[EM] IRV vs Plurality
Abd ul-Rahman Lomax
abd at lomaxdesign.com
Wed Jan 13 12:37:46 PST 2010
At 01:19 PM 1/11/2010, Dave Ketchum wrote:
>Plurality does that only when you vote for one who has a possibility
>of winning. Sometimes doing that prevents voting for the one you
>prefer but expect to lose.
There is an aspect of this which is often overlooked, amidst
assumptions about what voters prefer, and the 2000 presidential
elector election in Florida showed this, in fact.
Everybody assumes that the Nader voters preferred Gore. But our study
of Range voting, if it's shown us anything, it should show us that
preference strength matters.
There is something that is quite obvious: the Nader voters didn't
have enough preference strength between Gore and Bush to
counterbalance their desire to express their preference for Nader.
Gore did not "own" those votes. I know of another interest group that
also, I'm sure, shifted that election (it was so close that this
could be said about many groups.) Muslims. There was a political
action group that became active in 2000, for that election, and it
approached the Gore campaign and asked to meet. They were blown off.
The Bush campaign agreed to meet with them, and did. Now, which
candidate did they support?
And it is a near certainty that this shifted enough votes to cause
Gore to lose.
Preference strength. Very important to consider, much about voting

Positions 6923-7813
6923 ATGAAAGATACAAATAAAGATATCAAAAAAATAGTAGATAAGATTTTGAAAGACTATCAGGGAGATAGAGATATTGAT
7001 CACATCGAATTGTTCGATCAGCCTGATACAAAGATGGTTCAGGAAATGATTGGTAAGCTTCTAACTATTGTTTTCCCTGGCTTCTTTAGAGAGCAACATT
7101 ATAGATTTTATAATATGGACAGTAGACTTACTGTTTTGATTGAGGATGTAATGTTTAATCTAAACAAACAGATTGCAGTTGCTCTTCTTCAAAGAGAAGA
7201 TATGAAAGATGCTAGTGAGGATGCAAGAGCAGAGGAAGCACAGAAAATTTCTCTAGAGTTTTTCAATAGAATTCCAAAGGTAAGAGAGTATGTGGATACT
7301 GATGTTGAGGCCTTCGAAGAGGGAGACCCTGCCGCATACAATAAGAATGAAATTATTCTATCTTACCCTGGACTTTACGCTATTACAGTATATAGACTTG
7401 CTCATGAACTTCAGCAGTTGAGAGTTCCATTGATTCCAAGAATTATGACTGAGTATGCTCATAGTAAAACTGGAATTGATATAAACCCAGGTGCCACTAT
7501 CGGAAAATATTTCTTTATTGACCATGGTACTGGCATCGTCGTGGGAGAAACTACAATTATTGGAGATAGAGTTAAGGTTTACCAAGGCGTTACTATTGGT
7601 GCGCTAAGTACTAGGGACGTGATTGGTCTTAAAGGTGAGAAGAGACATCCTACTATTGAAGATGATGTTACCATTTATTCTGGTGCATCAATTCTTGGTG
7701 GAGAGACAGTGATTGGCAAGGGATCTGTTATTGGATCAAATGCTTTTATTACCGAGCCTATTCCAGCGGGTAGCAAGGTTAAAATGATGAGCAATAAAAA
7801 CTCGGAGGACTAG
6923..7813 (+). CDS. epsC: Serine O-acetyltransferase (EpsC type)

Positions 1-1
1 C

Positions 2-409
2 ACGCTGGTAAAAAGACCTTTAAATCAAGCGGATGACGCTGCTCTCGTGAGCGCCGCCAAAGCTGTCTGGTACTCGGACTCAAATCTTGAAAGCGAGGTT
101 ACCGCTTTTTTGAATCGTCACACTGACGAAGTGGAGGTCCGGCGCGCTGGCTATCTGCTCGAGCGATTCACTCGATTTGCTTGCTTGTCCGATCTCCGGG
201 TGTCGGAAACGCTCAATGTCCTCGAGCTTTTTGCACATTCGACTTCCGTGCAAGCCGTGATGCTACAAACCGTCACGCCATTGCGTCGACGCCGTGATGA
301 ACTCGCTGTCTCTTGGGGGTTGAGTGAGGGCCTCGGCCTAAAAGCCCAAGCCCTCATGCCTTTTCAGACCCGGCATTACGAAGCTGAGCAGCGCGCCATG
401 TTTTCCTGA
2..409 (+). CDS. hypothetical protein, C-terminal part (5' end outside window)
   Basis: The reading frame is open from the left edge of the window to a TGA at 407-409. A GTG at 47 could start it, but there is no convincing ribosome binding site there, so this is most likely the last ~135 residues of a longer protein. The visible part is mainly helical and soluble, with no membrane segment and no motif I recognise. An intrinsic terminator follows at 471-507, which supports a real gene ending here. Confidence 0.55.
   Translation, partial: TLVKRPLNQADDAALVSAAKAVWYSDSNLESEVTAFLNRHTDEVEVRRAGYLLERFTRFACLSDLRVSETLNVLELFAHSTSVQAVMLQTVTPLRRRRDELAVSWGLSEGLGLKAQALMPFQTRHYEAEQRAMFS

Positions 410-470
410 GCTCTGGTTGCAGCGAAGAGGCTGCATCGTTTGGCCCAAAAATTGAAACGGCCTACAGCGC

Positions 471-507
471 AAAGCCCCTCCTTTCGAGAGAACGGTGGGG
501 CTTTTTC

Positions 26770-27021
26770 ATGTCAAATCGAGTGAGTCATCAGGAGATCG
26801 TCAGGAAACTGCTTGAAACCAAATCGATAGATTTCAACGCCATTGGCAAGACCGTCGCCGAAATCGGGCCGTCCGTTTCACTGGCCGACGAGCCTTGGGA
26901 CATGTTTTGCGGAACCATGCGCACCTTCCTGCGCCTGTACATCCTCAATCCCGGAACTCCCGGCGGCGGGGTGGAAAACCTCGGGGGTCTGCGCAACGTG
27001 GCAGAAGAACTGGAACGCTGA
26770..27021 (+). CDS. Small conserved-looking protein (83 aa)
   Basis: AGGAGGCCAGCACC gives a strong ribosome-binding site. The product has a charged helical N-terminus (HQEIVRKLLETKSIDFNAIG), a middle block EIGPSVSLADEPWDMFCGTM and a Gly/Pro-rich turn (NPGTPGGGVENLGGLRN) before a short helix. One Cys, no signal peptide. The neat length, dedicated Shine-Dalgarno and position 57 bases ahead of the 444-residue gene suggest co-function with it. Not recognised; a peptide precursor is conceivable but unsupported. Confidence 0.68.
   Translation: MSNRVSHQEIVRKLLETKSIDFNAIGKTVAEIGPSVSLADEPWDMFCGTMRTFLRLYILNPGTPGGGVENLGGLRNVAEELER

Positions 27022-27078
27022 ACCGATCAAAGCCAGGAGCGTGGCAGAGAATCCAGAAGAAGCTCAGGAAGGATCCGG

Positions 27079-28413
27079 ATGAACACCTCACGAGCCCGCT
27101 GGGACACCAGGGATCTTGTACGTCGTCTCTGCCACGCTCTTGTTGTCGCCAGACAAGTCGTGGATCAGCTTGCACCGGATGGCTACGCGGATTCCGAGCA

systems makes no sense if all we think about is raw preference. Sure,
in a head-on election, no other candidates, Gore would probably have
won. Or not. Because the Nader message was that the choice between
Gore and Bush did not matter. The Nader votes presumably agreed with
that, and so we can't assume that they were "prevented from voting
for the one they preferred." They did so vote, and the result was
presumably not unsatisfactory to them, not immediately anyway. Later,
they found out whether Nader was right or not.
What would make us think that, with Range Voting, these voters
wouldn't have bottom ranked both Gore and Bush?
Well, here's what: voters don't believe everything that their
candidates tell them! But, still, each one of them made that choice
on election day, as to which benefit was more important: showing
support for Nader or the Green Party, or electing the preferred frontrunner.
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